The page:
Valentine’s day gave me the excuse to smother the people I love with appreciation and heart emojis. The holiday also gave me a reason to share something I learned recently about love.
Having experienced the transformative power of pursuing the things you love, I’ve told others as if it was a secret sauce to fulfillment: to love is to fall in love with the work — to give it your all so that the wins and loses of the journey become yours uniquely. No one could take that away.
Become so good that they can’t ignore you.
Overcome fear and show up every day.
Repeat, and wait patiently when the outcome compounds.
Guided by these inner voices, I hone my craft with stubborn repetitions, I got decently skilled at what I do that more people start to demand my skills. I got to deliver faster and deliver even more work, and soon I begin to feel like a machine uploading files onto Dropbox with a sense of empty satisfaction.
Something was missing. The ultra-focusing on self-improvement has empowered me just as much as it’s alienated me from the feeling of love. All the self-help books we can find on the market screams: “focus on YOURSELF” and “don’t give an Fk about what others say.”
I decided that these titles are misguiding, or maybe just incomplete. Sustainable fulfillment comes from being the relentless dedication to what you do, and that requires LOVE, which is only complete if it contains oneself and more importantly, the Other.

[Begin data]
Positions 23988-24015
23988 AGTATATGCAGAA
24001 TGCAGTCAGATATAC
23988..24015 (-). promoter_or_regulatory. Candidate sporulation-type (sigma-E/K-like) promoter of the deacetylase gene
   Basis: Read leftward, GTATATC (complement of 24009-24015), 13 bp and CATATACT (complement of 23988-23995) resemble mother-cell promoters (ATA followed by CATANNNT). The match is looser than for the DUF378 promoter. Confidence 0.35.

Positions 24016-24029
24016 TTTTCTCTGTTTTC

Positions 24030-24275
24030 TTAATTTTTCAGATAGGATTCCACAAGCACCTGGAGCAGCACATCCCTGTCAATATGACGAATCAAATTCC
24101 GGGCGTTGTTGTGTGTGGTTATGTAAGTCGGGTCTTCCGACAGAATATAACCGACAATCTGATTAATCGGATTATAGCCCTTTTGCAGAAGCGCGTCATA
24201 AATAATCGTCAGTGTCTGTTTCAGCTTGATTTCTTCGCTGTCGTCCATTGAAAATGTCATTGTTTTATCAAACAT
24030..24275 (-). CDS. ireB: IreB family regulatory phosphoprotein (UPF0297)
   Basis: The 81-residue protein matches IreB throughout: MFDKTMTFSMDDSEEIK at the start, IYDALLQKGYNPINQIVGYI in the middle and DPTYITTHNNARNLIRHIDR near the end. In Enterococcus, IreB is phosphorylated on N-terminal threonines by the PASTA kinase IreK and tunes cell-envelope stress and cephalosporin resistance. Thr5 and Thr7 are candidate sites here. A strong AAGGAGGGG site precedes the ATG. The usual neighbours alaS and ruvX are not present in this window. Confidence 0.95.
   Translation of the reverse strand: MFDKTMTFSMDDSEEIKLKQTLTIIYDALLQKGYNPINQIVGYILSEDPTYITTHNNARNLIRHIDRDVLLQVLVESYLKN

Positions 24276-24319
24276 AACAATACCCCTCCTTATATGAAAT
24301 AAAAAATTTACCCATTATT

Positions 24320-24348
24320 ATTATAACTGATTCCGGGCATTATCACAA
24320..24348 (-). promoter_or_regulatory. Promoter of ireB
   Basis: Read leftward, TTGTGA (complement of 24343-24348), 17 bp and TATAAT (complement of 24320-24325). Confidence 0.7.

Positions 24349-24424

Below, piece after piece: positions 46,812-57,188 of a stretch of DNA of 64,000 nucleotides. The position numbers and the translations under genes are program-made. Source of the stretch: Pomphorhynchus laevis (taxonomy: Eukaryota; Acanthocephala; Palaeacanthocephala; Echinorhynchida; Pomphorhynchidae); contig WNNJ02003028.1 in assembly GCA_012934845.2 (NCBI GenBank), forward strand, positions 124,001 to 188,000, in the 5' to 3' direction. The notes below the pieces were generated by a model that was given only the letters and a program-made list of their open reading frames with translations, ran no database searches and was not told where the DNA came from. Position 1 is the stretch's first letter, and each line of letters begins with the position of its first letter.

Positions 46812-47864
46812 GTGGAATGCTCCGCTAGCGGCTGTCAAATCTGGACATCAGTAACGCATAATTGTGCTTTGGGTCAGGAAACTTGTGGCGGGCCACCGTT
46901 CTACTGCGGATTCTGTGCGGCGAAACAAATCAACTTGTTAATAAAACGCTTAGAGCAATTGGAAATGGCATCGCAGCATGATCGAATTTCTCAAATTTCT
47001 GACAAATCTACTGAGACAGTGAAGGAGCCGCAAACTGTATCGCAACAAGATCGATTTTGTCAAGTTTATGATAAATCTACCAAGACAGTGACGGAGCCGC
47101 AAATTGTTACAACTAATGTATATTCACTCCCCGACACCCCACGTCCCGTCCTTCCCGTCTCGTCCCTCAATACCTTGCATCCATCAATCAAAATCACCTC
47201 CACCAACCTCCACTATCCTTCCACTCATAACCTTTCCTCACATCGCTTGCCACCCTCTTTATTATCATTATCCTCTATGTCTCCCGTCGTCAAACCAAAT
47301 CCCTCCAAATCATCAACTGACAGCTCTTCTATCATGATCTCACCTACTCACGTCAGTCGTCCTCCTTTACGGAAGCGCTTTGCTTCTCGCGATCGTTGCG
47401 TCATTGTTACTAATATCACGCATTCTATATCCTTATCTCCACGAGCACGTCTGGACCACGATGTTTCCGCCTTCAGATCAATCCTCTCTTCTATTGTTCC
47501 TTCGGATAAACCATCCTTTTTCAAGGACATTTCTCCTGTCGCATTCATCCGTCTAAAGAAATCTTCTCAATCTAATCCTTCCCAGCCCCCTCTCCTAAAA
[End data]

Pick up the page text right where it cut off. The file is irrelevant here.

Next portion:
Love is becoming the best version for yourself, so you become more lovable, but love is also empathizing with others’ needs, so you become genuinely helpful. Love is internal as much as it’s external. The Self and the Other are two sides of a delicate equilibrium.
I came across this quote when I was reading Alain De Button’s The Course of Love:
“Being another’s servant is not humiliating — quite the opposite, for it sets us free from the wearying responsibility of continuously catering to our own twisted, insatiable nature… [As adults] we learn of an unexpected capacity to hurt without meaning to: to frighten without eccentricity or unpredictability, anxiety or momentary irritation. We must train ourselves to be as others need us to be rather than as our own first reflexes might dictate.”
Serving is loving. When I say “love you” to those around me, I know I’m also loving myself, my day, and the world around me.